If it is true that the United States used malware to spy upon the French government I don't think we should necessarily be surprised. We'd be naive not to think that just about every developed country in the world is using the internet for its political, commercial and military advantage.

And you don't need to be in active hostilities with another country to have a very genuine interest in what they might be planning.

Nevertheless, you can imagine such revelations (if true) could cause some awkward conversations between the diplomats.

Arc de Triomphe image from Shutterstock.

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8 Responses to USA blamed for spy malware planted on French president's network

  1. erthwjim · 1046 days ago

    I'm sorry wait, what? What the heck does France have that would actually interest the US?

  2. sparctec · 1046 days ago

    Datamining dont need a reason .. You do it because knowledge is power

  3. Dave · 1046 days ago

    Well done for correctly attributing all these allegations to "the newspaper" (actually a weekly magazine) and not to the French cybersecurity agency, ANSSI as numerous erroneous reports have done. (Do you speak French, or do you just have a good translator?)

    The story only mentions ANSSI twice: once to say it declined to comment, and once to repeat another publication's allegation in a story in July that ANSSI had spent several days cleaning up computers at the Elysee Palace.

    This latest article presents not one shred of evidence to support its allegations, although it does artfully quote a few experts' comments on malware capabilities in such a way that they appear to be supporting the allegations.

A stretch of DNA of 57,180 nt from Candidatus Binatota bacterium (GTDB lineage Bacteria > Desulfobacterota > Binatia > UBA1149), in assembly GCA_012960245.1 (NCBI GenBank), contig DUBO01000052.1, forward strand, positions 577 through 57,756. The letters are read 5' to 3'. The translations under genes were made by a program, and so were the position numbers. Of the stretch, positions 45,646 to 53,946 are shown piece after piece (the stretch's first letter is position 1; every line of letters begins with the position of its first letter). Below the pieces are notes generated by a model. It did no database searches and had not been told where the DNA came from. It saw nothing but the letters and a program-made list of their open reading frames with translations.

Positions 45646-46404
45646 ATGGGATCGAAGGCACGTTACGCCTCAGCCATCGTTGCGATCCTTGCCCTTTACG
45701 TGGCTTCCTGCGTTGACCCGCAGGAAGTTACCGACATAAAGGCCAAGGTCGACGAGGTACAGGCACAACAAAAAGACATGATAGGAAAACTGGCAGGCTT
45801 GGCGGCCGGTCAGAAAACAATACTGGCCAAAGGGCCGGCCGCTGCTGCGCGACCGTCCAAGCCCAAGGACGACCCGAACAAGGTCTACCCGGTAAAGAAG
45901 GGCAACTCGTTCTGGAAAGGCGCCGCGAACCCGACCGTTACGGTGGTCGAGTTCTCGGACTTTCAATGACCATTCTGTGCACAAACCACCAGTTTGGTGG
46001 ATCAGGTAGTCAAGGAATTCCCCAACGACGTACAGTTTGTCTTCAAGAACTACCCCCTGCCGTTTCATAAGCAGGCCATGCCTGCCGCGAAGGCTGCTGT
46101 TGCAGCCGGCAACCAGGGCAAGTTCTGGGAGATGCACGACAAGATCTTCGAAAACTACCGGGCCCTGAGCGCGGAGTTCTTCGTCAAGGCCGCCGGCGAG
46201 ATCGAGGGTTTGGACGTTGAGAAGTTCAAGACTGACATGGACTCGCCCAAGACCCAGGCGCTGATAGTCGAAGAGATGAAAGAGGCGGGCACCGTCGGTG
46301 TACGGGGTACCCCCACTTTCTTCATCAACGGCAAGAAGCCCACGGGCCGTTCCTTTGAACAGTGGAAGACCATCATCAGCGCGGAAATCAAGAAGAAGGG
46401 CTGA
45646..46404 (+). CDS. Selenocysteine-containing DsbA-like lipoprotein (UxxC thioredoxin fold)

As for Napolitano, the question she was actually answering was a real wifebeater: "The Elysee Palace was spied upon last May, between the two rounds of the presidential election. According to several sources, the U.S. may have been the source of this attack. For what purpose?"

    With so many assumptions in the question, it's difficult to see how anyone could answer it directly with a denial and not somehow lend credence to one or other of the suppositions.

    • Steve · 1045 days ago

      Dave, thanks for providing the sort of significant details that are all too often missing from so much of the news we read or hear, and quite frequently re-paints the big picture in an entirely different light.

  4. Steve · 1045 days ago

    "We'd be naive to think that just about every developed country in the world is using the internet for its political, commercial and military advantage."

    Graham, didn't you mean "We'd be naive NOT to think that..."?

  5. Lee · 1044 days ago

    "After all, it's possible that Napolitano simply doesn't know if the USA was involved". If true, it basically makes her title "United States's Homeland Security chief" a joke. Is her only job hiring airport security and developing TV programs with the border patrol?

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About the author

Graham Cluley runs his own award-winning computer security blog at, and is a veteran of the anti-virus industry having worked for a number of security companies since the early 1990s. Now an independent security analyst, he regularly makes media appearances and gives computer security presentations. Follow him on Twitter at @gcluley